- Page 1 Samsung UE46C9000
- Page 2 Strong features and first picture impressions
- Page 3 Now for the bad news…
- Page 4 Feature table
- Review Price: £3200.00
While we wait impatiently for Samsung’s second generation of 3D TVs, let’s tide ourselves over with what’s unquestionably one of the most glamorous and iconic TVs of this AV generation: Samsung’s UE46C9000. The fact that we organised Samsung’s flagship 46in LED TV to arrive just before Christmas, so that it was there to make any visitors who popped round come over all unnecessary and jealous, was just a happy bonus, obviously.
Funnily enough, though, this pathetically shallow attempt to make friends and influence people simply by having a fancy TV around slightly backfired – at least as far as Samsung was concerned. For while we’d expected the UE46C9000 to deliver the same sort of futuristic allure as the 55in version of the set that we tested a few months back, actually, it fell just a touch flat.
Initially it’s hard to figure out why this might be so. After all, the UE46C9000 is still just as impossibly thin as its bigger brother, achieving a depth over most of its rear of a smidge under 8mm. And yes, that really is mm, not cm.
The UE46C9000 also shares the same gorgeous metallic bezel as the UE55C9000, and still has its screen beautifully attached to a stunningly well-built brushed aluminium desktop stand.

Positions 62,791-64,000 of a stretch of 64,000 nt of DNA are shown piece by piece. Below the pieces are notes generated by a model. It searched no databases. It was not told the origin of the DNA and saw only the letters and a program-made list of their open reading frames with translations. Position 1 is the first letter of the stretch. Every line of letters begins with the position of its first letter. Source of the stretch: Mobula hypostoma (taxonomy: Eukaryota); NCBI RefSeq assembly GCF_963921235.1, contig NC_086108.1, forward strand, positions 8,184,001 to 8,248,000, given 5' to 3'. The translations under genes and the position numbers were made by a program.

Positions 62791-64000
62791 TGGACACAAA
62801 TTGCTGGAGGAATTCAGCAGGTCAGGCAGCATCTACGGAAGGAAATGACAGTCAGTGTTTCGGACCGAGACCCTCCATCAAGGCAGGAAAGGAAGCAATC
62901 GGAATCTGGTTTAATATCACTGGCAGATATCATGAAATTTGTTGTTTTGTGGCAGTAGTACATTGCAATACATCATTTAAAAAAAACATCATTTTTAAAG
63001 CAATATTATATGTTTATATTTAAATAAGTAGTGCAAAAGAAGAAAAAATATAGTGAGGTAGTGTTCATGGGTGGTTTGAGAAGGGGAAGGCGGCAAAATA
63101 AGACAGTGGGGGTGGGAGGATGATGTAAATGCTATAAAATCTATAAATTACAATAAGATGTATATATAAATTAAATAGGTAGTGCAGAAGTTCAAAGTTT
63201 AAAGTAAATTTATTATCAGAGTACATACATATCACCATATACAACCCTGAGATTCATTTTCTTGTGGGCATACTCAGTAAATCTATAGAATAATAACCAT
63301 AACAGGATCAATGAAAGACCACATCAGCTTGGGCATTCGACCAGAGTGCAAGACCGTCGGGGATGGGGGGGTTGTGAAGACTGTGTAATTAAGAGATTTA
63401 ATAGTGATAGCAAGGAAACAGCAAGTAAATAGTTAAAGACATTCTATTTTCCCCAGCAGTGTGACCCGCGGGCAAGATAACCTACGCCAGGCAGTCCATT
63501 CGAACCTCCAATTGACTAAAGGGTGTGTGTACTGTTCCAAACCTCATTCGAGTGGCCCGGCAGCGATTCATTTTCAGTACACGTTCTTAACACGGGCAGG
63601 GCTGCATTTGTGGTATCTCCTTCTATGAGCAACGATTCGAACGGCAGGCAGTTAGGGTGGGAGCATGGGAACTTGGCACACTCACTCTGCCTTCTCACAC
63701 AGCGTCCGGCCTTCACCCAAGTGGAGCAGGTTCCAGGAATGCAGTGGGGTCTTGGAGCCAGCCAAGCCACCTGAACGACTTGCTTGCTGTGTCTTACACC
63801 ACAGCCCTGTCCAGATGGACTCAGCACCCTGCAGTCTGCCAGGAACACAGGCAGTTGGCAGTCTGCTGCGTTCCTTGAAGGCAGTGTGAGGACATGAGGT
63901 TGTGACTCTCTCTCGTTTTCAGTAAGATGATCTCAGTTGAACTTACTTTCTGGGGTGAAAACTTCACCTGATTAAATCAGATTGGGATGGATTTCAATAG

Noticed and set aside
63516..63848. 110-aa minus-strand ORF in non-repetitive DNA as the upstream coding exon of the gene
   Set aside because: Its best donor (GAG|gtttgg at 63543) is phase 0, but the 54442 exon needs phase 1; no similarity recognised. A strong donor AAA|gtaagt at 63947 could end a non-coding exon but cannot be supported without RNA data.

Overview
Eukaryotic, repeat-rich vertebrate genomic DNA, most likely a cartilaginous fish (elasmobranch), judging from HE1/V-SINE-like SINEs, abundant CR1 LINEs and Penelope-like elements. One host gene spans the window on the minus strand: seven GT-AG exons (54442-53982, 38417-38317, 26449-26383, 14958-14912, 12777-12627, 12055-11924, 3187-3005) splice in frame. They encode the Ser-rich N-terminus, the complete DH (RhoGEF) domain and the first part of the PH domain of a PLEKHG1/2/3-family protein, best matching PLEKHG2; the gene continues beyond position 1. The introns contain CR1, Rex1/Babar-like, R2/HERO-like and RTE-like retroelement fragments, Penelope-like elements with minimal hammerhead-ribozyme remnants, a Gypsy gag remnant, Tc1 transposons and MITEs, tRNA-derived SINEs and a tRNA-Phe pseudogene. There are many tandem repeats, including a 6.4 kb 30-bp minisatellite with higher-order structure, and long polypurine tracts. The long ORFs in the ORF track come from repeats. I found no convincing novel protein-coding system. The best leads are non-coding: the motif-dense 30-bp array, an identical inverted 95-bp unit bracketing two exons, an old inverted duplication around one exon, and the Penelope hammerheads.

So what’s the problem? Actually, once you step back and look at it, it becomes pretty obvious: size. For reducing the size of the screen by 9in really reduces the UE46C9000’s impact. In other words, having a 46in screen attached to a pencil-thin rear end just doesn’t seem quite as incredible as having a 55in screen attached to a pencil-thin rear end.
What’s more, only having a 46in screen doesn’t make the UE46C9000 seem as completely out of most people’s reach and experience as the 55in model. So when all’s said and done, while the UE46C9000 is undoubtedly gorgeous, it seems neither quite as mind-boggling in technical terms or as fiendishly aspirational as the bigger version.
Why does this matter so much? Because the UE46C9000 costs £3,200. This is a truly princely sum for a 46in TV, even one with 3D playback and extensive multimedia talents (which we’ll get into later). So the moment it fails to dazzle and stand out from the crowd quite as much as the UE55C9000, it fails to justify its extravagant cost as successfully. As a result, unlike the (seemingly controversial!) 9 out of 10 we awarded the UE55C9000 partly on account of its iconic design achievements, the UE46C9000 only bags an 8.